‘Shang-Chi And The Legend Of The Ten Rings’ Review: Marvel’s Finest

Shang-Chi And The Legend Of The Ten Rings is in theaters on September 3
4.8
out of 5

Marvel Studios is at their best when they feature heroes that are not as well known as the comic company’s biggest hitters. Sure, everyone knows The Hulk and Spider-Man, but in 2008, when Iron Man was made into a feature film, the character was a B-lister and arguably a C-lister in the comics. Marvel later hit it big with Guardians of the Galaxy, a film about a whole team of C-listers, and one could argue Black Panther was not in the upper echelons of Marvel when his wonderful film was made. I bring this up, because Marvel’s newest film, Shang-Chi and the Legend of the Ten Rings, continues that brilliance of taking lesser-known characters and letting them shine in their own films.

Shang-Chi And The Legend Of The Ten Rings stars Simu Liu as Shang-Chi, the son of the ultra-powerful Xu Wenwu (Tony Leung), an ancient warlord who acquired the legendary ten rings, a mystical set of bracelets, that he used to build a secret empire that has existed for centuries. Because of that power, Xu has lived all this time as a ruler until his quest for more brought him to a hidden village that contained an imprisoned ancient god. The village was protected by the mysterious Ying Li (Fala Chen), and they fell in love. Xu gave up his quest for power, stopped wearing the ten rings — bracelets instead of finger rings — and raised two children, son Shang-Chi and daughter Xialing (Meng’er Zhang).


Wenwu and Ying Li in Shang-Chi

Tragedy hits the happy family, and Xu once again dons the rings to punish the world for the loss of his beloved, and he trains his son — but not his daughter — to be a weapon in that fight. Shang-Chi is sharpened into a lethal blade and is eventually sent on an assassination job from which he never returns. This is where the audience comes into the story of Shang-Chi And The Legend Of The Ten Rings.

An adult Shang (Liu) is now living in San Francisco and working as a valet with his best friend, Katy (Awkwafina). When Ten Rings assassins attack Shang and Katy on a bus, trying to secure an amulet that Shang’s mother gave him years before, Shang and Katy are dragged back into the life he tried to escape. The duo head to Macau, the gambling capital of the world — along with a gorgeous establishing shot that prominently features the Wynn Macau and Grand Lisboa casino-resorts — to reconnect with sister Xialing (Zhang) and warn her that their father is coming for her amulet as well.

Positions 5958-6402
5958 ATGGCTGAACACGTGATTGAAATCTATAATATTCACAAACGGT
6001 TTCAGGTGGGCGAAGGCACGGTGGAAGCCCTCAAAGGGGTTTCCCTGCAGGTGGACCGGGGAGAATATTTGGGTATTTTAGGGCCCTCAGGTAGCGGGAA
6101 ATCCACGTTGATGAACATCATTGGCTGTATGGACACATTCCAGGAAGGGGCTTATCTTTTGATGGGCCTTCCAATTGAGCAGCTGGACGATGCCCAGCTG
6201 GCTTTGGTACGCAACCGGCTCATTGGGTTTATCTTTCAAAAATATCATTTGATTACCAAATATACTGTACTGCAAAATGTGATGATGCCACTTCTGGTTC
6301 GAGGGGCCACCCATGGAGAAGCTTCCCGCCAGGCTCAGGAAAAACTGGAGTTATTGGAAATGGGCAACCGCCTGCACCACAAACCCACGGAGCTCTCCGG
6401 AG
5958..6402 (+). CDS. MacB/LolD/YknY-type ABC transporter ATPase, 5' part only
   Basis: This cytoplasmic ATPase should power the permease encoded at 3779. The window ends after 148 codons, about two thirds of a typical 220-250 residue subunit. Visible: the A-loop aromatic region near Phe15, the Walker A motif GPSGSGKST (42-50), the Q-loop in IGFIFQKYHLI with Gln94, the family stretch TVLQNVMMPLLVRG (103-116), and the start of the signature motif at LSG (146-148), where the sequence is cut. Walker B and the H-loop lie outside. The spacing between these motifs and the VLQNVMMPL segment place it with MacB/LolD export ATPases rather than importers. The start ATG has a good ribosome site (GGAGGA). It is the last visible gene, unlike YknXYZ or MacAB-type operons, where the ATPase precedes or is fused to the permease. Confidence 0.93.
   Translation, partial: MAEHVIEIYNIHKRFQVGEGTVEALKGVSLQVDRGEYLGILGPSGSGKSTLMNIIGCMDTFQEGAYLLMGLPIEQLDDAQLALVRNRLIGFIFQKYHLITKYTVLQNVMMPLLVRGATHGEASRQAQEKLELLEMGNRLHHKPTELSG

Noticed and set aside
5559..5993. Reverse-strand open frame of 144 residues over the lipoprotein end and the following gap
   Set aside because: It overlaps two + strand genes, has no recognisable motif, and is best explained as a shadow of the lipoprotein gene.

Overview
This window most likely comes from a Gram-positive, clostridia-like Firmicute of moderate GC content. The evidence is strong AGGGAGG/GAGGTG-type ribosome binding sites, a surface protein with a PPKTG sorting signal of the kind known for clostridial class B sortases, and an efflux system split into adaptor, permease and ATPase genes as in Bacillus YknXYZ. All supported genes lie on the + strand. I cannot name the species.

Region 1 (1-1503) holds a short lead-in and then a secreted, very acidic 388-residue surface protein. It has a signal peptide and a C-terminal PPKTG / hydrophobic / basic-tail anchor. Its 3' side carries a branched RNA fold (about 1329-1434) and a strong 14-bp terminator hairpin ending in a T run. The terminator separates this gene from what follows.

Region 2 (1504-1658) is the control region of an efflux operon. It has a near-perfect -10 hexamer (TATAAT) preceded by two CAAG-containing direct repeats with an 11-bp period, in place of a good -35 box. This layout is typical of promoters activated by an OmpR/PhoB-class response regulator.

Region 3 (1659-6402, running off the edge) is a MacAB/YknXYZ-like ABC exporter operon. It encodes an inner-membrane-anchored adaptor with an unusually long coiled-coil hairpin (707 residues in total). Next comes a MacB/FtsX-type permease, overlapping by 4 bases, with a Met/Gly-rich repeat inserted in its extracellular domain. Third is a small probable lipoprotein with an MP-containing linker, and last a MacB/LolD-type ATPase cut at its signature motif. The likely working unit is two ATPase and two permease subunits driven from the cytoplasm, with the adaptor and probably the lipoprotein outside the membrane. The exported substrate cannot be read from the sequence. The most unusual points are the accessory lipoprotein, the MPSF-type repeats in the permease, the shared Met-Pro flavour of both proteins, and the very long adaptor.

Shang-Chi and Katy go to Macau

All of this sets off the greater story that sees Shang-Chi reconnect with his father, find the mystical village his mother once protected, and, you know, ultimately save the world.

Shang-Chi And The Legend Of The Ten Rings blends classic kung-fu films of the 1970s with the Chinese mysticism of legend, and then wraps it in the magic of Marvel Studios, creating one of the best Marvel films to date. The film eschews the now tired Marvel origin story tropes by taking some fun chances, and the cast and crew are up to the challenge.

The family reunites in Shang-chi.

Simu Liu is fantastic as Shang-Chi. Liu doesn’t play him as a brooding loner, trying to escape his past. This version of the character is fu and truly living his best life with the always wonderful Awkwafina at his side. Their friendship seems freakishly real, and it was easy to believe in their past hijinks that are mentioned throughout the film. And you can tell both are having fun in the roles.

But as good as Liu is in his role, Tony Leung is better as Xu. The warlord’s history finally settles once and for all the Mandarin issue that has plagued all of these Marvel films since the first Iron Man. Beyond that, Xu is tortured by the loss of his love, and that drives him — at all costs — to do anything to bring her back, even if it means ending the world. This drives the film into a major confrontation in the third act between father and son that delivers in every way.

Father vs son for the fate of the world in Shang-Chi

Shang-Chi And The Legend Of The Ten Rings was directed by Destin Daniel Cretton (Short Term 12), off a script he wrote along with Dave Callaham and Andrew Lanham. The story isn’t afraid to amp up the mysticism when needed, but Cretton keeps the film grounded in reality. There are some fun Marvel cameos (and two post-credits scenes to set up Marvel’s Phase 4), and Shang-Chi And The Legend Of The Ten Rings truly kicks off the next phase, whereas Black Widow failed to do anything to move the greater saga forward.

It’s easy for me to call Shang-Chi And The Legend Of The Ten Rings one of the top five Marvel Studios films, and personally, I rank it at third. It combines all of the elements that make these films so great, and expands them in certain and unique ways. And as a fan of the Shaw Brothers films and other fun and wonky kung-fu films of my childhood, Shang-Chi really made me feel like a wide eyed kid again. And for that I am grateful.

Shang-Chi And The Legend Of The Ten Rings doesn’t try to do too much, but what it does do it does very, very well. It’s spectacle and emotion and hits the right story beats, and immediately after the story wrapped I wanted more. I wanted to watch this again, and I want to see Shang-Chi return over and over — as long as he brings Katy with him. Shang-Chi And The Legend Of The Ten Rings is one of my favorite films of 2021 and trust me when I say it will become one of yours as well.

Shang-Chi And The Legend Of The Ten Rings is rated PG-13 and is in theaters on September 3.

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